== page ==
Turkey cracks down on Syrian refugees

September 9, 2012

Turkish authorities have begun knocking on doors of thousands of Syrian refugees here to demand that they either enter camps or move deeper inside Turkey, far away from a border region tense with sectarian strife.

The surprise crackdown began this weekend, creating a panic in the community of about 40,000 Syrians living in rented housing in southern Turkey as bewildered families were told by government security agents and police to pack their belongings and move out.

Turkish officials said the Syrian refugees — many of whom have proper papers and are living legally in sanctuary cities such as Antakya — are not being sent back to the violence and chaos in their homeland, though some Syrian activists see it that way.

The tough measures represent a major shift by the government of Turkish Prime Minister Recep Tayyip Erdogan, who supports the armed rebellion against Syrian President Bashar al-Assad but complains that the United States, Europe and the United Nations have abandoned Turkey on the front line of a conflict seeping across its border.

Turkish officials say the new measures are part of an effort to regain control of the country’s turnstile borders, while calming hostilities in a region of Turkey where many residents do not support the Syrian rebels and instead side with Assad.

In recent weeks, there have been marches in Antakya in support of Assad and against the rebels, whom some here brand as terrorists. Until 1938, the surrounding Hatay province was part of Syria. Some opposition politicians have called for the Turkish government to expel all the Syrian refugees.

The tensions have arisen because Assad and the Syrian government elite are members of the minority Alawite sect, an offshoot of Shiite Islam, as are many people here in Hatay province.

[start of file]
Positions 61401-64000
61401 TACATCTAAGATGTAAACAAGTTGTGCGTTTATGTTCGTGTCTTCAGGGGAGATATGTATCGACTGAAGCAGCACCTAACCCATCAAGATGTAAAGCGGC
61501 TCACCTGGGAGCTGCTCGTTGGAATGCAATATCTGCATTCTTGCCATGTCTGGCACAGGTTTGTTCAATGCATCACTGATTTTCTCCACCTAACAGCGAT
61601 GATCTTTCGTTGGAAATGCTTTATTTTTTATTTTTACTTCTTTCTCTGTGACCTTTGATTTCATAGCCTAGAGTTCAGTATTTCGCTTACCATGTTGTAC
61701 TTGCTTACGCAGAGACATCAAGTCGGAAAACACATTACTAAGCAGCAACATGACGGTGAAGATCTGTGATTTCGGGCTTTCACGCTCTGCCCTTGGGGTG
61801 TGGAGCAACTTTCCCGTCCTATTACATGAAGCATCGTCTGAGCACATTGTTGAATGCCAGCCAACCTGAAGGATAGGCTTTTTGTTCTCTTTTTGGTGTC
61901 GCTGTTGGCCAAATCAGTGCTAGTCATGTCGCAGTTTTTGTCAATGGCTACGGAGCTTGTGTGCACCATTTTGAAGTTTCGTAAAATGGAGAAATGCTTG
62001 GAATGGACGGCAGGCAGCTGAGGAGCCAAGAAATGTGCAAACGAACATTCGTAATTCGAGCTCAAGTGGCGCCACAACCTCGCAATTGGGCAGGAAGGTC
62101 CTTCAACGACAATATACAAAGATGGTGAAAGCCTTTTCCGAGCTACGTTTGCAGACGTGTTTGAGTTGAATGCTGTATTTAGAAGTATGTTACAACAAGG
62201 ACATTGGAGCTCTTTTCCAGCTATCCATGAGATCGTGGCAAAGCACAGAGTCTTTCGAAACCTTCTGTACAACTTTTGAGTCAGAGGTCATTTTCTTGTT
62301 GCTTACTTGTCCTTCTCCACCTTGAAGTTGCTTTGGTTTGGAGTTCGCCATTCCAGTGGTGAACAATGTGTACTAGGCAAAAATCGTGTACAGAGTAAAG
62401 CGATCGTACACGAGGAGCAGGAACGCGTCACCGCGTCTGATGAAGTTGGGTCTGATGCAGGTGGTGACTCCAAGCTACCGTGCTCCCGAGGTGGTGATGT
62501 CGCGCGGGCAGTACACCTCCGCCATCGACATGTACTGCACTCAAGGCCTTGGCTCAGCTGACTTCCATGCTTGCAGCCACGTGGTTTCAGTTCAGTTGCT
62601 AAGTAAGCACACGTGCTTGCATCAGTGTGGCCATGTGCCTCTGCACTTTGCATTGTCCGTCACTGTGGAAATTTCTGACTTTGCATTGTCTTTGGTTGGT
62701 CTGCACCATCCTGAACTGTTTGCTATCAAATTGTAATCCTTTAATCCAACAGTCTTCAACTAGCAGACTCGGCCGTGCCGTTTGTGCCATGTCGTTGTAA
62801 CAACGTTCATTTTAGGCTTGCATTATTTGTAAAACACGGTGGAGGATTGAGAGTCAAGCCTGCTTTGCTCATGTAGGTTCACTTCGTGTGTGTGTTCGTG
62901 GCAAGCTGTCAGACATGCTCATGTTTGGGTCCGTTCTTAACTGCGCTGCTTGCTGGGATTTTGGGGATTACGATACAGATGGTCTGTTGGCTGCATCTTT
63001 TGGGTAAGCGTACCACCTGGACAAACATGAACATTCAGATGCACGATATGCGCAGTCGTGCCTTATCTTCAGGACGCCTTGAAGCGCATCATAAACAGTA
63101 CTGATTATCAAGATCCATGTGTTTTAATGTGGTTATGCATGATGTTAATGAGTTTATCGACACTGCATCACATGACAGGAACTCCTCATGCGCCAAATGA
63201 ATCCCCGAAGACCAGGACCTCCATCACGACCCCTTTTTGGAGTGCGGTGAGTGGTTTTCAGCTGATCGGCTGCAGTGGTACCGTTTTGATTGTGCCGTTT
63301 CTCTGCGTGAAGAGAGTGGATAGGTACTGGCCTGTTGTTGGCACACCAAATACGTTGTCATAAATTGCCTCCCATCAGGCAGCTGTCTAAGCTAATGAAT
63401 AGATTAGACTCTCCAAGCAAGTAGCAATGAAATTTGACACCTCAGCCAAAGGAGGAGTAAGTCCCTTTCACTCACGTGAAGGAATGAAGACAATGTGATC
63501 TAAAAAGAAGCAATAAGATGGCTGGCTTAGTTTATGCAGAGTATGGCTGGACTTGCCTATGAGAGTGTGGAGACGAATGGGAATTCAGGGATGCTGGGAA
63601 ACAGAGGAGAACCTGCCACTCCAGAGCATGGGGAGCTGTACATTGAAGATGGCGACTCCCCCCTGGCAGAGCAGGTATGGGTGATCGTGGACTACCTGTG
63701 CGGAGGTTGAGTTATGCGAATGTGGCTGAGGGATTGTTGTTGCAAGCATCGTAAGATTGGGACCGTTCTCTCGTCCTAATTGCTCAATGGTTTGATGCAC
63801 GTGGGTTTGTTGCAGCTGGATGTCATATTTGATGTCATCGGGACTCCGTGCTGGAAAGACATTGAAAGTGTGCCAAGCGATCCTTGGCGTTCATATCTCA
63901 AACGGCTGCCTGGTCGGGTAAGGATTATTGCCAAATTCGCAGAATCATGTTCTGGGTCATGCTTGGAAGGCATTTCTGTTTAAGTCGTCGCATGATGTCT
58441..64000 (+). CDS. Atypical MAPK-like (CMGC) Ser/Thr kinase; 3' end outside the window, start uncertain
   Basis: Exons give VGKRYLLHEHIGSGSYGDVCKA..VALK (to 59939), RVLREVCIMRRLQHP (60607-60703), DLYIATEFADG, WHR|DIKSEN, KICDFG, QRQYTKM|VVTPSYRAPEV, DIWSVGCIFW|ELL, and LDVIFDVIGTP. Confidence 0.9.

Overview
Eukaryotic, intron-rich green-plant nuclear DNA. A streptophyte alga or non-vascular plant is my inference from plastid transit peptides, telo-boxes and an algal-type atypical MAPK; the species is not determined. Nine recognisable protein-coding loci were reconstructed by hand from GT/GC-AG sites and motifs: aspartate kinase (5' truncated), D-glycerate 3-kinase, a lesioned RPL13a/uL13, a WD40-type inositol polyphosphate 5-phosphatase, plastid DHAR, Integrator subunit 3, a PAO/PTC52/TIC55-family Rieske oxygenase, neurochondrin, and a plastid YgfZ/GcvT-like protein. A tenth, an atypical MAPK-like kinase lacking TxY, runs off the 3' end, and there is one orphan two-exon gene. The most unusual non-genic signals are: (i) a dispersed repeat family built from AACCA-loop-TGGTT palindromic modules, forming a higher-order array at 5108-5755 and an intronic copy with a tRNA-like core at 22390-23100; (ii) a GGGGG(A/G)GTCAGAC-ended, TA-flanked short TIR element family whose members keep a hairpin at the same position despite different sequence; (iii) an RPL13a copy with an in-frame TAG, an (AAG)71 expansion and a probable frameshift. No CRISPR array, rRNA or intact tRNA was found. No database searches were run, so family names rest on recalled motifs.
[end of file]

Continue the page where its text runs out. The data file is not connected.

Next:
“We’re not forcing anyone out,” said a senior Turkish government official, who spoke on the condition of anonymity because of the sensitivity of the issue. “But we have to take into account the local tensions.”

“We’re not talking about a few Syrians,” the official said. “We’re talking about tens of thousands of Syrians.”

Disappointment, defiance

About 80,000 Syrians are housed in camps along the Turkish border, including many rural farm families and the urban poor, and 40,000 other displaced Syrians are living in Turkish cities, according to Turkey and the United Nations’ refugee agency.

Turkish officials said Sunday that Syrians who have passports and who entered the country legally are free to remain in Turkey but will have to move north, away from the border, and apply for visas at one of four cities hundreds of miles away. This strategy, which is well accepted and has been used in other refugee crises, is designed to disperse the Syrians and separate them from possible antagonists.

The Turkish government wants any Syrians who entered the country without the proper documents to go to the refugee camps, where they would receive food, shelter, medical care and schooling for their children.

For many Syrians, however, a third option was implied: They could leave Turkey — and return to Syria or seek asylum in another country.

“We would prefer to die under the artillery shells in Damascus than to suffer such treatment here,” said Ziyad Alewi, a young fighter staying with a half-dozen Syrian rebels in an apartment filled with cigarette smoke and tea glasses.